73.334 (2123) Small Square Spot Diarsia rubi (Vieweg, 1790)

Status
Resident. Common.
UK BAP Priority Species.
 
Flight period
J F M A M J J A S O N D
























 
History
Gordon (1913) stated it to be generally distributed in Wigtownshire, sometimes common. He had found that it came to sugar in the woods around Corsemalzie, that it came to light, and on ragwort at Glenluce golf course on 26th July 1905. Earliest date was 27th June 1899.
 
William Evans received specimens from Mowat, the Killantringan lighthouse keeper during 1915 to aid his insect migration studies.
 
Sir Arthur Duncan (1909-84) during his lifetime had found it at Tynron and Castlehill, Dumfries (all VC72).
 
E. C. Pelham-Clinton during the mid 1960s found it at Palnackie, Rockcliffe, Kirkbean and Caulkerbush (VC73).
 
During 1974-93 all seven Rothamsted stations provided over four hundred records, proving it to be widespread.
 
From 1992 to 2010 there were 550 records, with a good number from the regular trapped sites at Kirkton, Cally Woods, Mersehead RSPB, Kircudbright, Durisdeer and Old Torr, with the rest from widely scattered sites across the region.
 
Life cycle
Two overlapping generations. Overwinters as a larva during September to April, and again, June and July, close to the ground. It hides by day and feeds at night, with pupation taking place underground.
 
Larval foodplants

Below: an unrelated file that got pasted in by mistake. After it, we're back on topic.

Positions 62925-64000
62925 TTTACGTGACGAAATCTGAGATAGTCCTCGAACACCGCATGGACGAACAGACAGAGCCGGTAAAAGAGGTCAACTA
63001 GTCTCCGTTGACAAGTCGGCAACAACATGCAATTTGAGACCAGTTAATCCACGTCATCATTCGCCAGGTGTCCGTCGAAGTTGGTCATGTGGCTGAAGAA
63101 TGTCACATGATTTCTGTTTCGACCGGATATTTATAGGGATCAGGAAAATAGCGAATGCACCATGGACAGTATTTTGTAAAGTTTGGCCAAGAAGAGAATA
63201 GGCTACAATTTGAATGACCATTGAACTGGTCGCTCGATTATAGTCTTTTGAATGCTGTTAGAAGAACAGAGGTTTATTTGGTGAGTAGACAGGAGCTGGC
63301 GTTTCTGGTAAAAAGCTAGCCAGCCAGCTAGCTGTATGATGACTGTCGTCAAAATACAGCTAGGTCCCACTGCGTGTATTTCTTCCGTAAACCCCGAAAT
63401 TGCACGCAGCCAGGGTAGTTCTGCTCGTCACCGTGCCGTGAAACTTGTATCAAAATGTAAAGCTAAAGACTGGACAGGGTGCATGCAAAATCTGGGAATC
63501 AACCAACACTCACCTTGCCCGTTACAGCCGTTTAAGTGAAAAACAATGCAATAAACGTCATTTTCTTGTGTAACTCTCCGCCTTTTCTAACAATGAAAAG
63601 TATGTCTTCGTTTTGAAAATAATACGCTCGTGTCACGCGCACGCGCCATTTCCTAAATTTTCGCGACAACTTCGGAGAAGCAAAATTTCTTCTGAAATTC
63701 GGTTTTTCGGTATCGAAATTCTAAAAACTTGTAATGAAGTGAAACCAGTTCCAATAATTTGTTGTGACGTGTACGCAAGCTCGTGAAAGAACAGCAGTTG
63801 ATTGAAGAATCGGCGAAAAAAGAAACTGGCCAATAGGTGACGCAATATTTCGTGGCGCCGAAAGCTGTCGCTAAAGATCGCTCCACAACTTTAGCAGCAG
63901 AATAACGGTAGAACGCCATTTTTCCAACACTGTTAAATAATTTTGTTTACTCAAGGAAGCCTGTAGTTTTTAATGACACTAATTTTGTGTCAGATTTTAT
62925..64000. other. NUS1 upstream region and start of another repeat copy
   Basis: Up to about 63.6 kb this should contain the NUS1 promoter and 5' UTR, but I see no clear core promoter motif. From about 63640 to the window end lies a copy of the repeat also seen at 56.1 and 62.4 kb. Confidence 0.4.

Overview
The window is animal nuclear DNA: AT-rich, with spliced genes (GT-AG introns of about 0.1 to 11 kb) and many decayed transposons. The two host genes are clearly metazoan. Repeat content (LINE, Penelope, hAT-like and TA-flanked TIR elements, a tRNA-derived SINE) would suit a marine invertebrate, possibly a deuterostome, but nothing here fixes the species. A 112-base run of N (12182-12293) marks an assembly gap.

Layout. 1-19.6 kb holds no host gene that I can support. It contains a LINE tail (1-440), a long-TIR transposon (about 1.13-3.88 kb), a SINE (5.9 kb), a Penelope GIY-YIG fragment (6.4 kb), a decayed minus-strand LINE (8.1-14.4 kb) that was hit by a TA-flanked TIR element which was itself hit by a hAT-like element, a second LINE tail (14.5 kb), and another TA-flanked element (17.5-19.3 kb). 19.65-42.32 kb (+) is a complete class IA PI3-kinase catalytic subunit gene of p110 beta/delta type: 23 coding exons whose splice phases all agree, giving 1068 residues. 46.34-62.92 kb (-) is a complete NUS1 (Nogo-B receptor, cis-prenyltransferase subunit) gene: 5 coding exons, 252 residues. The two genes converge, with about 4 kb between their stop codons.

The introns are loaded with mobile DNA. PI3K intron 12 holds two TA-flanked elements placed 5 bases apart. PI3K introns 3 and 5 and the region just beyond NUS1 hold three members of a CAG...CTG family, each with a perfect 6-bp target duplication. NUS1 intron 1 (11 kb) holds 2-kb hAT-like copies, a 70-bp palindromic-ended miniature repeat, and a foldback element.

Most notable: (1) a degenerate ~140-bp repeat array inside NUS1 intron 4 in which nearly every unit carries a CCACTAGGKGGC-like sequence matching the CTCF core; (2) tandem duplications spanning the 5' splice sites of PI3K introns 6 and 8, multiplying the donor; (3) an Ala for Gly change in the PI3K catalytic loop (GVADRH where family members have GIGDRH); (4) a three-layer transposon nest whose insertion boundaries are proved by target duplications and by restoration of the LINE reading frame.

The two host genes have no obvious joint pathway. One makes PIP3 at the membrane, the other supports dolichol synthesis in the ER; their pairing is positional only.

Foxglove, Dandelions and docks.
 
Identification
The pinkish-brown forewing, that is banded but variable from light to dark, with a varying reddish-brown or dark brown clouding is diagnostic.
 
Habitat
Mainly damp woodland and marshy areas, gardens, and virtually anywhere.
 
Recorders' notes
Care required to separate from Ingrailed Clay, which is more marbled on the forewing.
 
There are no gentitalia differences between the sexes of this species and Fen Square-spot, whose status is uncertain in Britain, but if you think you have a Fen Square-spot as described in Waring et al. (2009) and Skinner (2009), the current thinking (Townsend, Clifton & Goodey 2010) is to record it as such.
© John Clark, Moffat, 31 May 2014
© Keith Naylor, New England Bay, 6 September 2005

Local distribution map

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Distribution map displays records from the National Biodiversity Network (See terms and conditions).

The following datasets are included:

  • Butterfly Conservation - Macro-moth provisional distribution for the British Isles (excluding the Republic of Ireland) from the National Moth Recording Scheme
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